LAST WEEK, both houses of Congress passed variations on the presidentís budget proposal for next year. In February, President Bush had called for more than $726 billion in tax cuts. As we noted at the time (see "Budgeting Irresponsibly," Editorial, February 6, available online at BostonPhoenix.com) many of the proposed cuts would flow to the wealthiest among us. The House capped the presidentís tax cuts at $550 billion; the Senate at $350 billion.
In a way, both congressional budget resolutions were a rebuke to the popular wartime president. Neither the Republican-controlled House (where the GOP enjoys a 24-vote margin) nor the Republican-controlled (by a two-vote margin) Senate rubber-stamped Bushís call for the elimination of taxes on dividends and estates, as well as further cuts to the income tax (which, as the Nation pointed out this week, will give those making more than $1 million a year an extra $90,000 in pocket change). But both branches of Congress saw fit to approve the audacious notion of passing tax cuts even as weíre facing tremendous financial burdens related to the war in Iraq and the ongoing war on terrorism. (Over the weekend, Congress passed the presidentís supplemental spending request for $79 billion to begin paying for the war.)
In US history, no president has ever before called for tax cuts during a time of war. They have called for sacrifice. And, yes, they have called for tax increases. (During the Civil War, the national income tax was imposed on the wealthiest 10 percent; during World War II, the income tax was broadened to include nearly everyone who earns a paycheck.) But no other wartime president has ever called for tax cuts. Thereís a reason for this: wars cost money. Lots of it. Paying for a war and a gargantuan tax break at the same time just doesnít add up.
The $79 billion supplemental spending request just approved by Congress will cover only troops-related costs in Iraq for the next six months. It wonít pay for any of the anticipated billions of dollars in reconstruction costs. Meanwhile, the Congressional Budget Office estimates that next yearís budget will run a record $338 billion deficit ó or $1.82 trillion over the next decade. However, BusinessWeek reports that economists who calculate the budget to include the costs of the Iraq war and reconstruction predict the real deficit in next yearís budget as $425 to $450 billion, making that $1.82 trillion deficit over the next decade look like a bargain.
Washington Post columnist David Broder recently pointed out that Bush, in his State of the Union address, promised that "we will not pass along our problems to other Congresses, to other presidents, and to other generations." Really? What does a $450 billion and counting deficit do, if not that?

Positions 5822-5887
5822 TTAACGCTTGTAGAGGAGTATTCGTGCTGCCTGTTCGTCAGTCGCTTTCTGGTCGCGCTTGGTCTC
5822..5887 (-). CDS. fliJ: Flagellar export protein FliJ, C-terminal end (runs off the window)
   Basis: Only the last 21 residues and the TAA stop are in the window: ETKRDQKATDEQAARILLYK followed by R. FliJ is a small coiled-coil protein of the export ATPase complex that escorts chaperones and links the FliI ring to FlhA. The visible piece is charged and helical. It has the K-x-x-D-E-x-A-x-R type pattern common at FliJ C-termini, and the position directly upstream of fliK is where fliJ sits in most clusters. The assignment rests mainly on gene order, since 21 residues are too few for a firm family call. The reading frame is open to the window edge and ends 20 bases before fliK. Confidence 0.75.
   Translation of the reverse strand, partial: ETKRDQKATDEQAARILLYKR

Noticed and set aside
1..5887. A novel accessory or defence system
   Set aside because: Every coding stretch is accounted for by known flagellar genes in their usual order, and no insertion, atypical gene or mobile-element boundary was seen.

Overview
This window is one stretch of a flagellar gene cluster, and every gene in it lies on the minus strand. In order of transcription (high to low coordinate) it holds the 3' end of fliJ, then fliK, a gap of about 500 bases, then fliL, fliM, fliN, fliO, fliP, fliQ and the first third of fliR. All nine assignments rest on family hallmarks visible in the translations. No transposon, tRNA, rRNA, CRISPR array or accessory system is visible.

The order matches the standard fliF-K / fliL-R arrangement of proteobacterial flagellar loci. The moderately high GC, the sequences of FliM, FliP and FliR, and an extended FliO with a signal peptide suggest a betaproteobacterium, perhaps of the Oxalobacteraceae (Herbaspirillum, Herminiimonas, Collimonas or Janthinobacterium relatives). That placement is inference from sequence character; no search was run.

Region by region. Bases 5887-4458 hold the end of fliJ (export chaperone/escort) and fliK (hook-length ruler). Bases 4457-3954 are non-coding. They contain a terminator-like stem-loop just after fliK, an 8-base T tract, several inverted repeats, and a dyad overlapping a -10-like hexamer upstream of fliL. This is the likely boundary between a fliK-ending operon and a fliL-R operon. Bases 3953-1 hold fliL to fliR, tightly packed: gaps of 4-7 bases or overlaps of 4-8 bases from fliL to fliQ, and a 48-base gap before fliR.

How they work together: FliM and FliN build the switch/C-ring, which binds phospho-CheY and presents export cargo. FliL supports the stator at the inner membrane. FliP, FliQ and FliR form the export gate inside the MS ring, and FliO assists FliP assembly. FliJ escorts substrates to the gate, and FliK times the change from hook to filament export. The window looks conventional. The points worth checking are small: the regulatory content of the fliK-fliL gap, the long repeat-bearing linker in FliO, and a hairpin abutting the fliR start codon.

Bush is the apotheosis of politician-as-panderer. On Tuesday, he delivered a speech calling for more tax cuts to spur the economy. (Didnít he already try that once before?) Later in the week, he is scheduled to begin barnstorming for the Houseís $550 billion version of his tax cut. Meanwhile, 25 administration officials have fanned out across the country to do the same.
Bush is trying to win re-election by governing with giveaways. If he succeeds, we will pay for it for generations to come.
LAST WEEK, it was reported that Republican state senator Brian Lees of East Longmeadow would like to force anti-war protesters to pay for the cost of extra police details needed to manage their rallies. Lees has filed a bill that would call for fining protesters who block traffic $50. In addition, it would force them to pay for whatever it cost to have a police officer on duty to make the arrest, as well as related court costs. Lees had anti-war protesters in mind when he filed the bill. As he told one daily newspaper: "It is only those who do not support our troops who are going out and lying down in the middle of the roads. All the pro-war rallies have been held safely on town greens and on sidewalks, the way they should."
The bill is a ridiculous affront to the US Constitution. It would be a waste of time to detail just how ill-thought-out the measure is. But the episode leaves us with a question about Lees: if he is so uncomfortable with the practice of democratic dissent, why hasnít he moved to a country more amenable to his way of thinking? Like Cuba, for instance. Or Iran. China comes to mind. As does North Korea.
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